A lightweight micro services platform built in C++14 and Lua 5.3.
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README.MD

Micro~Helix - Micro services in Lua

Micro~Helix is an open source (MIT license) multi platform (Windows, Linux) micro service server written in modern C++ (C++14) and scriptable with Lua.

Building and Installing

Micro~Helix uses CMake as a build system. In Windows use CMake-GUI to create build files and then compile the code with the appropriate method.
For linux is provided a simple build script (build-linux.sh). When it is invoked it creates a build directory and generates all makefiles inside it.

./build-linux.sh
cd build
make
make install

The files are installed in the CMAKE_PREFIX_PATH directory. The Micro~Helix directory structure is as follows:

CMAKE_PREFIX_PATH
	|__microhelix
		|__bin
		|__|__microhelix
		|__config
		|__|__config.ini
		|__lua
		|  |__libs
		|__scripts
		|__|__service.lua
		|__|__string
		|__|__|__DELETE.lua
		|__|__|__GET.lua
		|__|__|__POST.lua
		|__|__|__PUT.lua
		|__plugins
		|__|__libmongodb.so (linux)
		|__|__mongodb.dll   (windows)

In the script directory is present a set of sample scripts that interacts with the bundled mongodb plugin and shows how to implement a set of simple CRUD operations.

Third-Party Libraries

Micro~Helix includes the following header-only libraries (in the extra directory):

Boost - Boost C++ Libraries (Version 1.66.0 or higher).
Simple-Web-Server - A boost::asio backed implementation of a fast and asynchronous web server and client in C++.
RapidJSON - A simple and fast json library.

Getting Started

1. Service Mapping

Before we can start to create our simple first service we need to focus on some core concepts on how Micro~Helix is designed. The main entry point for a service is the service.lua script file. In this file you should list all the services you want to expose.
Take a look at this sample file:

-- Setup CORS settings.
config = {}

config.backofficeService =
{
    ["https://test.example.com"] = 
    {
        AccessControlRequestMethod = "POST, GET, OPTIONS",
        AccessControlRequestHeaders = "authorization, content-type",
        AccessControlMaxAge = 86400
    },
    ["https://prod.example.com"] =
    {
        AccessControlRequestMethod = "POST, GET, OPTIONS",
        AccessControlRequestHeaders = "authorization, content-type",
        AccessControlMaxAge = 86400
    } 
}

-- Declare a service that serves on /backoffice/login endpoint 
-- and supports the POST method using specified CORS setup.
services["^\\/backoffice\\/login\\/?$"] = 
{
	Origins = CORSConfig.backofficeService,
	POST =
	{
		consumes = Helix.JSON, -- Consumes JSON
		produces = Helix.JSON, -- Produces JSON
		onRequest = Helix.script("bo-login") -- Loads the POST.lua script in the /scripts/bo-login directory (case sensitive on UNIX platforms).
	}
}

-- This service supports the POST and GET methods and uses a
-- regex to match parts of the endpoint URL (in this case a UUID).
services["^\\/mygame\\/boosters\\/([0-9a-f]{8}-[0-9a-f]{4}-[0-9a-f]{4}-[0-9a-f]{4}-[0-9a-f]{12})?\\/?$"] = 
{
	POST =
	{
		consumes = Helix.JSON,
		produces = Helix.JSON,
		onRequest = Helix.script("mg-boosters")
	},
	GET =
	{
		consumes = Helix.TEXT_PLAIN,
		produces = Helix.JSON,
		onRequest = Helix.script("mg-boosters")
	}
}

The first thing done in this script is to setup the CORS settings for a backoffice login service (exposed via POST). CORS is set up creating a table in which all strings entry should define a remote URL allowed to make request to the specified resources. For each URL entry you can specify methods, heades and access control max age.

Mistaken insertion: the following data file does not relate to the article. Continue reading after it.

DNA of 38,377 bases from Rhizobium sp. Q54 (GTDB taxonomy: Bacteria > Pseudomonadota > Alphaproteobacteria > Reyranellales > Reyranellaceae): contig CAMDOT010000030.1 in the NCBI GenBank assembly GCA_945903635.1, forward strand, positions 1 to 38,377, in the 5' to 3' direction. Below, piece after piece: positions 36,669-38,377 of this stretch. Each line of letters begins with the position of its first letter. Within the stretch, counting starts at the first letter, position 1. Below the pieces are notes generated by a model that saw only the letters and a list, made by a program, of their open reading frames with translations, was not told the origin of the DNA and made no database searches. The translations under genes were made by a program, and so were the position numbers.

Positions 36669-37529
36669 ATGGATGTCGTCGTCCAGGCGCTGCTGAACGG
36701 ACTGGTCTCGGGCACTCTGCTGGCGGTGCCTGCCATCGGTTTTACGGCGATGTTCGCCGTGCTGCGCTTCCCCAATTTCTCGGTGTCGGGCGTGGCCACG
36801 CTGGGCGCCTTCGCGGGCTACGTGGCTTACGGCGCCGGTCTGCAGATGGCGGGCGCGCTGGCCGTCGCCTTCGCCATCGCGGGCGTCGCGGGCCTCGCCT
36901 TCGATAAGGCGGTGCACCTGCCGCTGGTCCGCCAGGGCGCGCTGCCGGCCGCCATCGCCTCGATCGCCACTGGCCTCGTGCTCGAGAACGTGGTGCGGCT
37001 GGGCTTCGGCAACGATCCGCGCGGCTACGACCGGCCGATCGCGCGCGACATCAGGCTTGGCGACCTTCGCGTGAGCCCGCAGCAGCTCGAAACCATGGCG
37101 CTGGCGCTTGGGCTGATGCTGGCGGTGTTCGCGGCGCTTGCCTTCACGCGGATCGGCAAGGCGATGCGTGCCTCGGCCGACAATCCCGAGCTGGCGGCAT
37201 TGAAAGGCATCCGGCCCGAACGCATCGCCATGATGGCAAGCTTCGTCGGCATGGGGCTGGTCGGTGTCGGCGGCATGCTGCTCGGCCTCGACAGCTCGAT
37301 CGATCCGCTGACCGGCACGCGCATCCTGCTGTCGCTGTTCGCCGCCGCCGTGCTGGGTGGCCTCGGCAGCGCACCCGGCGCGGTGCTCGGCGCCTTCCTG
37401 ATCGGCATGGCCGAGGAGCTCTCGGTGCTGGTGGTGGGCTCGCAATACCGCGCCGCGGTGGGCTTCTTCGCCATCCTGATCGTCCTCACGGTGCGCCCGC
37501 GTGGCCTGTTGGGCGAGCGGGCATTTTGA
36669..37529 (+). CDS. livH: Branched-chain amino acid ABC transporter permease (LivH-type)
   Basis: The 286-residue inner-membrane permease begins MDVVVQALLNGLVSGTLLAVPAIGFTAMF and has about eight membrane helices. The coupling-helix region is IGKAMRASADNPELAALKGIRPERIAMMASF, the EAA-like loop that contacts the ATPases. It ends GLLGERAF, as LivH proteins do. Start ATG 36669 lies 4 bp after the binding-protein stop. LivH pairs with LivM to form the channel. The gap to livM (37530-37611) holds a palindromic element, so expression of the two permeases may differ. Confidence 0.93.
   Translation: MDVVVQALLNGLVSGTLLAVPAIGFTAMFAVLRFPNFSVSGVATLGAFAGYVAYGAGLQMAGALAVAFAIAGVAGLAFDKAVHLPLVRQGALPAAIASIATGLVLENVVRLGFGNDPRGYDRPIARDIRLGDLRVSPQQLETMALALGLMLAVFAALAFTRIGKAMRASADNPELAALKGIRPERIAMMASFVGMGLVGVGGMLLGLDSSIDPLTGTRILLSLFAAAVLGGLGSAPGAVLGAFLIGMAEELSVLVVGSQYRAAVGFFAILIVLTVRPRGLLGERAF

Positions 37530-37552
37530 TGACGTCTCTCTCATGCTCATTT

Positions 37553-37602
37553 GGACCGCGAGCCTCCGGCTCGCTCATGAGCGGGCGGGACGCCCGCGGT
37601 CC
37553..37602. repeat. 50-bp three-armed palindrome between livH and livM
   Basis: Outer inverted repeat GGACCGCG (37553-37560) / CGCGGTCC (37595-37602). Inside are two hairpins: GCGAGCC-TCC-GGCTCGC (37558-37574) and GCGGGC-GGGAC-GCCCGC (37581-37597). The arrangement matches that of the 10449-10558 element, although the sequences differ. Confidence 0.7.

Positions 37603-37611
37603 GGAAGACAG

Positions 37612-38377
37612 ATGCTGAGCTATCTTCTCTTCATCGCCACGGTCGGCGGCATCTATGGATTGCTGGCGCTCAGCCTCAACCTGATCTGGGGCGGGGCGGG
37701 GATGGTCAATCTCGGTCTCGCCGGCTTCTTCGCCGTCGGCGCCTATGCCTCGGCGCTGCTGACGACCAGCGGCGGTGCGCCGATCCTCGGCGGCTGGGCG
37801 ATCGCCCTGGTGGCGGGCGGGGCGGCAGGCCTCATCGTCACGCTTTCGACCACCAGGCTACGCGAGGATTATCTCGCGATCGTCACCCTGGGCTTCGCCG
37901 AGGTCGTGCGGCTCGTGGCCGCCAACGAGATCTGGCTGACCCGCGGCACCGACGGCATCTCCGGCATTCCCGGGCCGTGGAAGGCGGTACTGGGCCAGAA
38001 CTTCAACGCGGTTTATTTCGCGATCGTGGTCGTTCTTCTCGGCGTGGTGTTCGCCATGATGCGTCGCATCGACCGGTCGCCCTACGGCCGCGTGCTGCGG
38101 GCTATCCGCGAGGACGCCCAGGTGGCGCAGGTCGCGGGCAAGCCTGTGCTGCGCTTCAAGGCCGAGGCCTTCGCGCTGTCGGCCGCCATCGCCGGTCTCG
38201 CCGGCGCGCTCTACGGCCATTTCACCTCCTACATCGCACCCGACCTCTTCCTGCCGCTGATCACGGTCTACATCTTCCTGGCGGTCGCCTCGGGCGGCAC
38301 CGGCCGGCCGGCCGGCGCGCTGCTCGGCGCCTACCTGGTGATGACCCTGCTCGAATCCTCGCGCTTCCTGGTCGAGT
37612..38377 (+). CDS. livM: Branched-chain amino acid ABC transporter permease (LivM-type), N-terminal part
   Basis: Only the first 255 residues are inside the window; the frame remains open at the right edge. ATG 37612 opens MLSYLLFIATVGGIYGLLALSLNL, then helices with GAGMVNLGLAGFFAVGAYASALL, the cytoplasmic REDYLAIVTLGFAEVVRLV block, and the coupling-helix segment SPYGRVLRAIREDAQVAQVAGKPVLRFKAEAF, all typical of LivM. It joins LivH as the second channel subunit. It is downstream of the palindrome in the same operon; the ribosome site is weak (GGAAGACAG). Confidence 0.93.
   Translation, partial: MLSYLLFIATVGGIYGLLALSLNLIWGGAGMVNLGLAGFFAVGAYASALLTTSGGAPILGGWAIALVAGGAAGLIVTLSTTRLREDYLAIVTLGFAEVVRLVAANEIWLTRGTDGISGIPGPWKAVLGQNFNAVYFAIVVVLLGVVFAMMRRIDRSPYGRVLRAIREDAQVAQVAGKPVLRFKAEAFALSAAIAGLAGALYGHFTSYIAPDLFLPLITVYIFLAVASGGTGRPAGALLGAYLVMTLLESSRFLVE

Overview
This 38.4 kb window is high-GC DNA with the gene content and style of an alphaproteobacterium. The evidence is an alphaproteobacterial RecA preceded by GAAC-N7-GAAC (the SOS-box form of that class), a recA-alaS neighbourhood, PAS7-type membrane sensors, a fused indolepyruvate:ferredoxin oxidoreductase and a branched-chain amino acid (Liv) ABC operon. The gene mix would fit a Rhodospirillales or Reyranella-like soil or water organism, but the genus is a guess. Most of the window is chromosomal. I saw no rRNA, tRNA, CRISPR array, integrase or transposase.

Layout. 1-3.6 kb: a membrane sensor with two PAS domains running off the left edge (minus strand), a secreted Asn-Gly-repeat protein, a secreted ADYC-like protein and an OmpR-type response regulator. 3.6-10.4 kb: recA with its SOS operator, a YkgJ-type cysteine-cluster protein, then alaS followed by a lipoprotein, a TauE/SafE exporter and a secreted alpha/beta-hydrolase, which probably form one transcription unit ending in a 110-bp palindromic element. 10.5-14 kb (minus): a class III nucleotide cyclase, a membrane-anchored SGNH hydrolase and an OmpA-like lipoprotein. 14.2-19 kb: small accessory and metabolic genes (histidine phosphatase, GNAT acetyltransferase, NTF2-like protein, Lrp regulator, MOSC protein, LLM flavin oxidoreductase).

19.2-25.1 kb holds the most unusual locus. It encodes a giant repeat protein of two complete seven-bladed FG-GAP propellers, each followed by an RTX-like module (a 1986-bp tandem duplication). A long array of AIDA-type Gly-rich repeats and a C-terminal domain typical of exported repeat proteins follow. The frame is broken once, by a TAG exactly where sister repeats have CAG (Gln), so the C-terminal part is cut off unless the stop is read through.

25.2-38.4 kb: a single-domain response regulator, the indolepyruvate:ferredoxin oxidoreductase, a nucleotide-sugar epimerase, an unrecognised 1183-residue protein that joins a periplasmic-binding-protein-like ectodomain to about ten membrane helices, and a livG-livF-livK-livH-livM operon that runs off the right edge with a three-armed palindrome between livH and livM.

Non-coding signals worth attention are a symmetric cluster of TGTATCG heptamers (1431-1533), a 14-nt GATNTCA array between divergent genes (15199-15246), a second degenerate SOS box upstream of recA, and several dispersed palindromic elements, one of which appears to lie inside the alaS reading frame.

After CORS setup the scripts starts to define a list of services adding string entries in the C++ defined services table. The string entry value should represent a regex (C++11 standard library regex format) and should represent the endpoint path relative to the server root. To define handled method you should add one entry for each supported method (GET, POST, PUT, DELETE, HEAD, OPTIONS) you want to implement.

Each entry must evaluate to a lua table containing three string entries:

  • consumes
  • produces
  • onRequest

The consumes entry denfines how should the C++ core interpret request body.
Valid values are:

  1. Helix.TEXT_PLAIN
    Pass body data as simple text string.
  2. Helix.JSON
    Automatically converts body from json (if valid) to a matching lua table.

The produces entry defines how should the C++ core convert the return value of the service.
Valid values are:

  1. Helix.TEXT_PLAIN
    The return value must be a string and is directly written to the body response.
  2. Helix.JSON
    Return value must be a lua table that is automatically converted to a json string written to the body response.

The onRequest entry must be assigned with the result of the Helix.script function. The Helix.script function expects one string parameter representing the sub-folder relative to the service.lua file where the scripts for implemented HTTP methods are located.
The scripts in the folder should be named after the HTTP method they implement (e.g. GET => GET.lua, POST => POST.lua).

WARNING
The HTTP method script file are case sensitive, so the method name should be uppercase and the file extension lowercase!

2. Service Implementation

Now that we have defined the service endpoints and HTTP methods supported is time to implement some functionality.
Let's see the implementation of a simple login service (for the enpoint defined in the above example /backoffice/login/)

local mongodb = require("libs/mongodb"); -- Core mongodb library.
local config = require("configs/bo-config"); -- Misc configurations settings.
local sha1 = require("commons/sha1"); -- Support library for hashing (https://github.com/kikito/sha.lua)
local SessionManager = require("commons/sessionmanager"); -- Auth session manager.

function doLogin(loginData, colls)
     local passwordHash = sha1(loginData.password);
     local userData = colls.users:find({ username = loginData.username, password = passwordHash })[1];
     if(userData ~= nil) then
        local result, sessionId = SessionManager.createSession(colls.sessions);
        if(result) then
            return Helix.success({ sessionId = sessionId });
        end
        return Helix.error(500, { message = "Error creating session" });
     end
     return Helix.error(401, { message = "Unauthorized" });
end

-- Service entry point.
function onRequest(headers, matches, body)